Once you have decided which schools you will apply, you now must decide which application deadline option is best for you. Early decision, early action, or regular decision? Here are the options and the good, the bad (and the ugly?) of each.
Applying to college early decision
Things to keep in mind when you apply for college early:
- This is a binding agreement, and if you are accepted to a college on early decision applications, you are expected to withdraw all other applications and attend this college or university.
- Applying ED may modestly boost your chances of acceptance, but it will not drastically change your chances.
Applying ED can have 3 potential results:
- Acceptance: Enough said.
- Denial: Also enough said.
- Deferral: If the school is not ready to make a decision on you as an ED candidate, your application can be deferred into the regular decision applicant pool and make a decision on your application when they do the others.
This is the option for students who know, without a doubt, that they want to attend a given school. Early decision (ED) deadlines are often around 11/1 or 11/15, much earlier than the typical deadline. But applying ED gets you a decision earlier and can eliminate the stress of the college selection process earlier.
This option is not for the faint of heart, though. If you decide to apply early decision and the school accepts you, you agree to withdraw all other college applications and attend this institution (also known as a binding agreement).
It has often been said that applying ED can improve your odds of acceptance. The school knows without a doubt that you want to attend there and, if selected, you will enroll. This speaks loudly about your commitment to that school and that will be duly noted. However, your chances of admission won’t change dramatically because you’ve applied ED.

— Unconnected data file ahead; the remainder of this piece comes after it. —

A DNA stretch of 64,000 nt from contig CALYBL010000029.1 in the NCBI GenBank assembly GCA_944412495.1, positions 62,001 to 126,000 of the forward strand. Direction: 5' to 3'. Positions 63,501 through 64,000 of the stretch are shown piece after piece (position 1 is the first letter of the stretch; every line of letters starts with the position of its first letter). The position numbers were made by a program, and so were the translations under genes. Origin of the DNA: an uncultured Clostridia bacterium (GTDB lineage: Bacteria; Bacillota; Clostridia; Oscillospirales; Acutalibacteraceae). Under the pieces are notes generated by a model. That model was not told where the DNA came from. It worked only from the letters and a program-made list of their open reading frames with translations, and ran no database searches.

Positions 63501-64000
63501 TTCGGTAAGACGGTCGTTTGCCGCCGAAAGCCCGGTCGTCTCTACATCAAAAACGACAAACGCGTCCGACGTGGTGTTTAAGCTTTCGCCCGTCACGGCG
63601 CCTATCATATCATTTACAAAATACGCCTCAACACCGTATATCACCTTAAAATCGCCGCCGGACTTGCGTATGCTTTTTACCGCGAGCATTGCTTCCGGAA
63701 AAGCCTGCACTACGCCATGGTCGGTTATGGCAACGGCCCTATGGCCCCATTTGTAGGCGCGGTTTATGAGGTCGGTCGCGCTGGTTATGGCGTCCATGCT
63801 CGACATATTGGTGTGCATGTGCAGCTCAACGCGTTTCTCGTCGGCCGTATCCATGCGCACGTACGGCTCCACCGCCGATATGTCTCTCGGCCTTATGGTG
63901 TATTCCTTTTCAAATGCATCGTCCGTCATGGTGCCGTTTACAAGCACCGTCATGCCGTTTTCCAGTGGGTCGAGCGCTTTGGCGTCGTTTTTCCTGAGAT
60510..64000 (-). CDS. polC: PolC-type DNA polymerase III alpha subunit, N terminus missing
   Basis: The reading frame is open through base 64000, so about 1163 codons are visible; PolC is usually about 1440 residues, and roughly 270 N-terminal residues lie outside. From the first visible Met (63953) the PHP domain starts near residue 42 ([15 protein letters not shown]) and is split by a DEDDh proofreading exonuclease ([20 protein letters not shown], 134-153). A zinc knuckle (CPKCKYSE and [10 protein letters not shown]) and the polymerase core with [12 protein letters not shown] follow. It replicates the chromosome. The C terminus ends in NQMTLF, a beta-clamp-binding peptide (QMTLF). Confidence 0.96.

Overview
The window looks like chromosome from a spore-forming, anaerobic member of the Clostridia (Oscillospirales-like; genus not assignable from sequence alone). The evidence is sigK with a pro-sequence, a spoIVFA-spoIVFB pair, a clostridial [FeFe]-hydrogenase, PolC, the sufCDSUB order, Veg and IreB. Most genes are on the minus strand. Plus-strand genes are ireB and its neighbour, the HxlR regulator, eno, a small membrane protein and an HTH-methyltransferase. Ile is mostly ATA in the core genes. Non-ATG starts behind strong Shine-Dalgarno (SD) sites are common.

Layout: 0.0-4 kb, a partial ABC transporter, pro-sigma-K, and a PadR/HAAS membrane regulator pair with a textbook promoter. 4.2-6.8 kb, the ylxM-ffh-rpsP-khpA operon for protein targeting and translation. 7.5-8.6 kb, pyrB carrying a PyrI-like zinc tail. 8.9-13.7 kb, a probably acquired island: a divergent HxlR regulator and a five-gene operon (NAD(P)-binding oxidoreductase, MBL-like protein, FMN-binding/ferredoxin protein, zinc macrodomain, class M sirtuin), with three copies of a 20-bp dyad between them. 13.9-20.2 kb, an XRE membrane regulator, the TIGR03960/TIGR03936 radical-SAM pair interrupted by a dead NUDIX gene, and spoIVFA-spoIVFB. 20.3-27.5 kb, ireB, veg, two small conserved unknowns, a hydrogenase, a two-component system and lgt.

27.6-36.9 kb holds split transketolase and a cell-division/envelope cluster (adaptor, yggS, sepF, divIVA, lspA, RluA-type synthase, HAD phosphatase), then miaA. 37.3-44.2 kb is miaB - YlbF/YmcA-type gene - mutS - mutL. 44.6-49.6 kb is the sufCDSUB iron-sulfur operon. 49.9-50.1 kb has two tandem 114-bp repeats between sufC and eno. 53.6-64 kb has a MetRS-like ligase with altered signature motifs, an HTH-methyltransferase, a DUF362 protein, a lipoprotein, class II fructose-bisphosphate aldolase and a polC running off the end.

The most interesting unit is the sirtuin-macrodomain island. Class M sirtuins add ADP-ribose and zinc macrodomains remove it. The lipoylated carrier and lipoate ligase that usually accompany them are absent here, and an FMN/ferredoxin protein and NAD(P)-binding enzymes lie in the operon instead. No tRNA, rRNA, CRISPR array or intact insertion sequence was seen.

If your odds of admission were slim in the first place, they’ll still be slim. However, if you are a candidate sitting on a fence, the strong signal you send by applying ED may be enough to push you over the edge and get you in the door.
If you are accepted under the ED option, congrats! Send the school your admission deposit and you are essentially done. Sit back and enjoy a nice big ice cream sundae (and continue doing your schoolwork!)
Financial aid and early decision application
If the amount of financial aid you receive will be a factor in your ultimate college choice, ED becomes a potentially precarious option. But, that doesn’t necessarily have to end your hopes of applying ED. Schools can have slightly different views of the financially needy ED application. Thus, it will be very important for you to know where your ED school stands before you make the commitment. Again, here there are several possibilities:
- Your ED school may allow you to fill out an ED financial aid application (often the CSS Profile) in order to provide you with a good estimate of the financial aid you’ll be eligible to receive. They will tell you that your ED offer of admission is binding unless, after financial aid, you cannot afford the school.
- Some schools will tell you that if your ability to attend a school depends on the amount of financial aid you receive, ED is probably not the right option for you.
So, if money matters and you want to apply ED, it’s worth making a phone call to your ED school. See where they stand on the matter.
Applying to college early action
This is an option that lets you apply to a school early (usually November-ish), get a decision early (sometime in December), but that decision is not binding. You still have until the May 1st reply date to make your school choice.
Early Action (EA) is a great option if you want to get a response without being ready to make a commitment to a single school. More often than not, colleges prepare Early Action financial aid packages along with aid packages with the rest of the applicant pool, so you may not know how much a school costs until perhaps March or April.
Not all schools have Early Decision or Early Action, so check each individual school’s website to see what options are available to you.
Applying to college regular decision
This is the regular ol’ decision process. It’s the way that most applicants apply and the deadlines will vary from institution to institution. There will be separate financial aid application deadlines and requirements of which you must be aware, but in general, the process is pretty straightforward.
Once you submit an application, you can apply for financial aid by completing the FAFSA (and perhaps the CSS Profile). You receive a letter of acceptance or denial. If a school accepts you, you also receive an award letter that details any financial aid you can receive.
You must make your final college choice by May 1.
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